By ANDREA ARNOLD
Imagine you are a college student at the University of Texas in Austin Texas, when someone approaches you and asks you to dedicate the next two years raising money for and spreading awareness of cancer, and then pedaling a bike 4000 miles, (6437km) from Austin, Texas to Anchorage, Alaska. For reference, the distance of the southern Canadian/US border runs 6422km.
That is what 83 students are doing by the end of the summer. One of three groups visited McBride on Saturday, July 13, 2019. In Whitehorse, on Day 60, the groups will merge for their final 10 days of cycling.
The Texas 4000 for Cancer was started in 2004 by Chris and Mandy Condit, engineering students at the University of Texas in Austin. Chris, a Hodgkin’s Lymphoma survivor, wanted a way to continue the fight against cancer by raising funds for cancer research and sharing hope, knowledge and charity across the continent.
Every year Texas 4000 competitively selects University of Texas students for an 18-month program designed to cultivate the next generation to lead the fight against cancer. Once a student is selected, they have to raise $4,500, put in over 50 volunteer hours, play an active role in planning the trip and, after receiving their bike in October, complete 2,000 training miles before May.
The group started the journey as strangers mostly. Having completed the requirements and now, over half of the cycling route, they now feel they are a family. Christina Mihova said that she can’t imagine what saying goodbye at the end will be like. She has had a rough go, and felt, maybe more than the others, the family support as the team rallied behind her after an accident left her with a broken collarbone. She rode in the chase van while recovering and only in the last week has been able to cycle again.
According to Tia Giron, and Adelyn Yau, team members who stayed in McBride, most in their group have never visited Canada, or travelled this far north.
The team aims to cover a minimum of 130km a day, averaging 16km/hour. There are days when their arrival to a destination is delayed due to high winds or other forces of nature. Giron talked about a day when her small group was forced to take refuge on the side of the road during an intense hail storm. “It was scary,” she said. “But at the same time funny. It’s how memories are made.”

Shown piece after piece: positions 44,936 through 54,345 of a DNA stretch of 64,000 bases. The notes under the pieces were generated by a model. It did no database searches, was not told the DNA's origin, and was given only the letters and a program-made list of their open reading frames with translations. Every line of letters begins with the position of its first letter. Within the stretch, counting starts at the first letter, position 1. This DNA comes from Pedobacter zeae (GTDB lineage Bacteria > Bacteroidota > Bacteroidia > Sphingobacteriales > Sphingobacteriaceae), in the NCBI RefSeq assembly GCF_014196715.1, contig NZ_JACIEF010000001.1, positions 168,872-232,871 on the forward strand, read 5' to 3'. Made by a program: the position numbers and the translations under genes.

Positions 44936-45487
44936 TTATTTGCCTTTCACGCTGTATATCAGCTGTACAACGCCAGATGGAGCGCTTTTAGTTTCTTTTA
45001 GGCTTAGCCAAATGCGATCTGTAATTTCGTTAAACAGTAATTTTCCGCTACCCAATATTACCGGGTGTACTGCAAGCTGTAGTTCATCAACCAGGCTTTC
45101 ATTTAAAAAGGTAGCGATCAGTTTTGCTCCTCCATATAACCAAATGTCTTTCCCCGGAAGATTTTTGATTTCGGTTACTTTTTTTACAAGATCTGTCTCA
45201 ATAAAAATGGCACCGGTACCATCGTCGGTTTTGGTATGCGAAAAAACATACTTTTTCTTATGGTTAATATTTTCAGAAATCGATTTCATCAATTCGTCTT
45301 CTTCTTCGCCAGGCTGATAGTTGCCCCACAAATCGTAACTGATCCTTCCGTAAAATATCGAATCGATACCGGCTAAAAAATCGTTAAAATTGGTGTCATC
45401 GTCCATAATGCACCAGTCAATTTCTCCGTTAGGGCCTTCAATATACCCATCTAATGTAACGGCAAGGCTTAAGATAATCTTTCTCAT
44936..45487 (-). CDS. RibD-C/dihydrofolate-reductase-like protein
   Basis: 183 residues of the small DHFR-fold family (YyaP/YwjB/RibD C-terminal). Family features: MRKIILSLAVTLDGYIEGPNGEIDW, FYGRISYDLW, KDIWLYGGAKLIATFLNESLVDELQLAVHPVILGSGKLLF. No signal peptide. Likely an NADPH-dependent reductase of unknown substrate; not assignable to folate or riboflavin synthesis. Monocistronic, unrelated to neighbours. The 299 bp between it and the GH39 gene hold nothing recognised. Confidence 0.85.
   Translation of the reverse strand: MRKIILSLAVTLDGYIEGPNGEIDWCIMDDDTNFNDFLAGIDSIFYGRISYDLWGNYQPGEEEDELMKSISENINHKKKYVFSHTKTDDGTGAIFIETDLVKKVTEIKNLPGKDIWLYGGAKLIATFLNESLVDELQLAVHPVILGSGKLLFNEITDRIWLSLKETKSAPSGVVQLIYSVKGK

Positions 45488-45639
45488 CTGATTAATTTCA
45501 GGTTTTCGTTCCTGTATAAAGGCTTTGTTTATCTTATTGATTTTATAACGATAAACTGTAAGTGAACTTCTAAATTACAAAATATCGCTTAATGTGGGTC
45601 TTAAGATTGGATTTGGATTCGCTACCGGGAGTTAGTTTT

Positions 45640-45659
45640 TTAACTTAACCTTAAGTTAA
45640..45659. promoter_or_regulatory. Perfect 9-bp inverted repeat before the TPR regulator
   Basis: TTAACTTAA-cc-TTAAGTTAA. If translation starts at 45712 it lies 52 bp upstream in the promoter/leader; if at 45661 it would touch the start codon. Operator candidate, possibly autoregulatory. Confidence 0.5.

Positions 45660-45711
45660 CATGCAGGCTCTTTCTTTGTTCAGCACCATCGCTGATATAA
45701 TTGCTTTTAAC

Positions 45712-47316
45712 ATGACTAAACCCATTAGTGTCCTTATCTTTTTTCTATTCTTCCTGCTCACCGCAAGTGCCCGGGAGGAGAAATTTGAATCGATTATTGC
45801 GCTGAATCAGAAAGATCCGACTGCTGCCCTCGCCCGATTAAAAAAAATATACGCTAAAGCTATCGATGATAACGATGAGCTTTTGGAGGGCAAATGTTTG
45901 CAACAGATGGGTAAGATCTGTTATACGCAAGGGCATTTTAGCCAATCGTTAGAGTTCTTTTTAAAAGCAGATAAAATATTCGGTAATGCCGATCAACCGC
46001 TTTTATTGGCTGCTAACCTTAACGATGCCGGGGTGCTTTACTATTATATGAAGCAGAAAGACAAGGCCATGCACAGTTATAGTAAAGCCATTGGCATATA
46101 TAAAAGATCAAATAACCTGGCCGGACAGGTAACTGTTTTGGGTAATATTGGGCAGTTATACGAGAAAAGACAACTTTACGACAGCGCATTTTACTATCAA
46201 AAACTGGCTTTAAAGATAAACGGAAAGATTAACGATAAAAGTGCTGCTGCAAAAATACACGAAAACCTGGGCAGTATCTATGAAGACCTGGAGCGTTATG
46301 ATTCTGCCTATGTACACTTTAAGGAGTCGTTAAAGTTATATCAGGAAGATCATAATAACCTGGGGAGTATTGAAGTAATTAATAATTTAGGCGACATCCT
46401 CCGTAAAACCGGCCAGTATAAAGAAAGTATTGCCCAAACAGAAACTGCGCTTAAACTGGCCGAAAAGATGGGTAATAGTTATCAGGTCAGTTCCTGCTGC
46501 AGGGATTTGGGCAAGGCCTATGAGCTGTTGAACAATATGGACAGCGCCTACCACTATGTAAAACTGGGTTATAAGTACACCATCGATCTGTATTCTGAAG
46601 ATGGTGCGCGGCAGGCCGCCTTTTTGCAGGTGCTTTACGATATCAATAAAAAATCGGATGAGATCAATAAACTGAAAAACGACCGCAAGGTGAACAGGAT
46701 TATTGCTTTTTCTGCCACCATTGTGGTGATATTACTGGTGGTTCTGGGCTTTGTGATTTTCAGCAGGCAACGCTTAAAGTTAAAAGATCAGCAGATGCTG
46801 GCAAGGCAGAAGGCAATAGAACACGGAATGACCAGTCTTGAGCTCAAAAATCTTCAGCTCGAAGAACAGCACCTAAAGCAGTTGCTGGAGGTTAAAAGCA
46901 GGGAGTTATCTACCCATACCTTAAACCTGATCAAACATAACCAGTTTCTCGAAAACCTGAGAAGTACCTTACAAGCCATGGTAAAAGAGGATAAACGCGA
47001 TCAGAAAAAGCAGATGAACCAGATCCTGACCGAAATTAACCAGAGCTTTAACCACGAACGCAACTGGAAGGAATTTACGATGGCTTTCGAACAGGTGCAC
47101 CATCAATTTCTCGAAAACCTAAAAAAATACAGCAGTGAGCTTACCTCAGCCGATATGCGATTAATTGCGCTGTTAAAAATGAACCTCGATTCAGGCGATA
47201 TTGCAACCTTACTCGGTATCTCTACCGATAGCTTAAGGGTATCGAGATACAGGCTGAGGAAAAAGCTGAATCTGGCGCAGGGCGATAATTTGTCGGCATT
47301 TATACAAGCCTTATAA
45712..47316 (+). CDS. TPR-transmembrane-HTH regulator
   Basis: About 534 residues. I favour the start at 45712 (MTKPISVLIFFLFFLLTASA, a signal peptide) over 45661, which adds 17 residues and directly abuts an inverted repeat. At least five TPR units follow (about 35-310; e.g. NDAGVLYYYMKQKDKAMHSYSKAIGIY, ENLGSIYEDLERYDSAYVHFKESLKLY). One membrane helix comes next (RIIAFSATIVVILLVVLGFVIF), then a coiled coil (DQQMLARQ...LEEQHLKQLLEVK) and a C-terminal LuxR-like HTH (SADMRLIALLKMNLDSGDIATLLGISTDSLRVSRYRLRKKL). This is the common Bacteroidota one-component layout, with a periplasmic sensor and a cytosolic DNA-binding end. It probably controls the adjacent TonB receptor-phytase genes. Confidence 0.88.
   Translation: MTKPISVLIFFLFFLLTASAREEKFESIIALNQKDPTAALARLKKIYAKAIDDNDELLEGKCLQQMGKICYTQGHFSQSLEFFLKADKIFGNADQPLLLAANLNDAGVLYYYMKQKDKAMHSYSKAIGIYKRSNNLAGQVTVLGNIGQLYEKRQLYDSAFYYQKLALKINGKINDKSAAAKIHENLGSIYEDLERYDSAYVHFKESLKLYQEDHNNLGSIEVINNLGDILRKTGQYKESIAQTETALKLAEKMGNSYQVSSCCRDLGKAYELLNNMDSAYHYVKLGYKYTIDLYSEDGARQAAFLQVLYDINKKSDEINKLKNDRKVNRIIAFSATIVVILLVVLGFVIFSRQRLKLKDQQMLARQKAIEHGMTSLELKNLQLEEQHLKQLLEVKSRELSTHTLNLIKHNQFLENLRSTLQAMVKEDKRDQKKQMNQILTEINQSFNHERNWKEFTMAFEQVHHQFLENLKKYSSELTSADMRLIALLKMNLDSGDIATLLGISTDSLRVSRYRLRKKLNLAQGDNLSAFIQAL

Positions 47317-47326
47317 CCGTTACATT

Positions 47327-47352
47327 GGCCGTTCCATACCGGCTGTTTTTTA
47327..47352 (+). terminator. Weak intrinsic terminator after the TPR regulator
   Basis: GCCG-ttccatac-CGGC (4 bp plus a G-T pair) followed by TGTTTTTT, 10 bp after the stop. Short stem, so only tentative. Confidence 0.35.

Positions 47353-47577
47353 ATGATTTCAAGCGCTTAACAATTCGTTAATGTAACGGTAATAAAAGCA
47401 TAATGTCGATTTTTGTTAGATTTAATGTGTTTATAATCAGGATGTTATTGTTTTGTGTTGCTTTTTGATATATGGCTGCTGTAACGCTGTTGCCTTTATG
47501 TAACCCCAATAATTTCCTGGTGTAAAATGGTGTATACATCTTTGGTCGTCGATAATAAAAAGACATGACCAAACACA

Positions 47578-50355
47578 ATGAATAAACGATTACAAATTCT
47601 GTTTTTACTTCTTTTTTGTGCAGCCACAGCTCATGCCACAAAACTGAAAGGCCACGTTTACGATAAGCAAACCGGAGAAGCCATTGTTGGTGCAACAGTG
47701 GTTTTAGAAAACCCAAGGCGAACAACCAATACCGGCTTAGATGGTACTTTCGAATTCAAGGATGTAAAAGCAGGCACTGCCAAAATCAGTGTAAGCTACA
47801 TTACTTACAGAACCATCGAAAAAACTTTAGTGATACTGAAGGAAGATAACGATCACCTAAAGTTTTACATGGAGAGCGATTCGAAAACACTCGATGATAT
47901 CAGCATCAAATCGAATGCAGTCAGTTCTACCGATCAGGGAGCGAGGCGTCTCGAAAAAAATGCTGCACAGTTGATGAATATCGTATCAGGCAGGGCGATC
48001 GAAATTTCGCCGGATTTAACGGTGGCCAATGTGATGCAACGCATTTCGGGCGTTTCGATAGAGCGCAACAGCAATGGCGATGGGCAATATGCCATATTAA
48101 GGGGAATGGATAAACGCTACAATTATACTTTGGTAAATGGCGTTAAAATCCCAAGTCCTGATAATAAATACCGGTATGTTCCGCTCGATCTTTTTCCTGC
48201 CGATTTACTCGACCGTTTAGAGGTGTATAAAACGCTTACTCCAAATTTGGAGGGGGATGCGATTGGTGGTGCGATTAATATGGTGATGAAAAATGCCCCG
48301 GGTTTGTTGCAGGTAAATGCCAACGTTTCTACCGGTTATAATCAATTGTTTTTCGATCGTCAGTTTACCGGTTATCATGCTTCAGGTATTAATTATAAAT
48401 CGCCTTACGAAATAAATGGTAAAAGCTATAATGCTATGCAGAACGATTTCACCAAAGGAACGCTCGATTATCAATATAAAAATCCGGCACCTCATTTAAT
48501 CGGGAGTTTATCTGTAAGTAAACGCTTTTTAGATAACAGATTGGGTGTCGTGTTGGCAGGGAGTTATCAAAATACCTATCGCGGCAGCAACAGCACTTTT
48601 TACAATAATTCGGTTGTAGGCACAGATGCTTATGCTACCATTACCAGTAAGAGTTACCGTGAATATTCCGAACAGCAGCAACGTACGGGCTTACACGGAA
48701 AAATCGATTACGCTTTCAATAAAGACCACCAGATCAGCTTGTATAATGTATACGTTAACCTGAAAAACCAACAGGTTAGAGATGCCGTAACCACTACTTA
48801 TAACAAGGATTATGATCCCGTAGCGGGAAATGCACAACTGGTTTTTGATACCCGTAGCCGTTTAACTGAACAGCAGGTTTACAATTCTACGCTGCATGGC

The longest stretch, the 144 miles from Lake Louise to Jasper was the hardest, longest, and most beautiful stretches. They could not believe how blue the lakes are and how high the mountains stand.
Organizers try to contact sponsors, or arrange for campsites. In McBride, the Anglican United Church has welcomed these inspirational riders for the last 10 years. This stop is a chance for a solid roof over their heads, showers, laundry, and not just one, but two home-cooked meals. On this stopover, they took the opportunity to sleep in a little and visit over breakfast before hitting the road.
Before the team rolls out each day, they hold a ride dedication circle. Sunday morning, the team members held hands in a circle as individuals spoke out with names of people they are riding for, while others took the opportunity to remind others of their pillars: hope, knowledge and charity. Some ride for family, friends, or people they have just met who have touched them with their story. Once all who wanted to, spoke, they moved on to daily Stone & Pelt nominations. The stone is awarded to an individual who did something dumb or embarrassing the day before. It brings them together as they laugh and share memories from the previous day. The pelt is awarded to the rider who went above and beyond during the ride.
Once these traditions were complete, the team mounted their bikes once again and in small groups, departed McBride to begin Day 44.